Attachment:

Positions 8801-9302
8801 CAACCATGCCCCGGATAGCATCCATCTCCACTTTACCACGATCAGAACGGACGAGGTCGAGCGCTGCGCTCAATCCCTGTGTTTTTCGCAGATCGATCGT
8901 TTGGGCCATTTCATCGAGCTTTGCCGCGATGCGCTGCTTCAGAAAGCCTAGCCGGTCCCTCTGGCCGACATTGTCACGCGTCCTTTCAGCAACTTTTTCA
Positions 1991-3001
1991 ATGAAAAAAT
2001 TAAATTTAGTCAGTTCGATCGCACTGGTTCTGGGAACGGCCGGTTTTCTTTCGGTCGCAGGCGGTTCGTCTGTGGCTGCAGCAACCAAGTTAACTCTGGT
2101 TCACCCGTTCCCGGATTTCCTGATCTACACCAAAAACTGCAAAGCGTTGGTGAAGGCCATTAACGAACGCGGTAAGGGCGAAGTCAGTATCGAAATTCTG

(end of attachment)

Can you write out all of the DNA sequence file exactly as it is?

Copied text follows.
Positions 8801-9302
8801 CAACCATGCCCCGGATAGCATCCATCTCCACTTTACCACGATCAGAACGGACGAGGTCGAGCGCTGCGCTCAATCCCTGTGTTTTTCGCAGATCGATCGT
8901 TTGGGCCATTTCATCGAGCTTTGCCGCGATGCGCTGCTTCAGAAAGCCTAGCCGGTCCCTCTGGCCGACATTGTCACGCGTCCTTTCAGCAACTTTTTCA
Positions 1991-3001
1991 ATGAAAAAAT
2001 TAAATTTAGTCAGTTCGATCGCACTGGTTCTGGGAACGGCCGGTTTTCTTTCGGTCGCAGGCGGTTCGTCTGTGGCTGCAGCAACCAAGTTAACTCTGGT
2101 TCACCCGTTCCCGGATTTCCTGATCTACACCAAAAACTGCAAAGCGTTGGTGAAGGCCATTAACGAACGCGGTAAGGGCGAAGTCAGTATCGAAATTCTG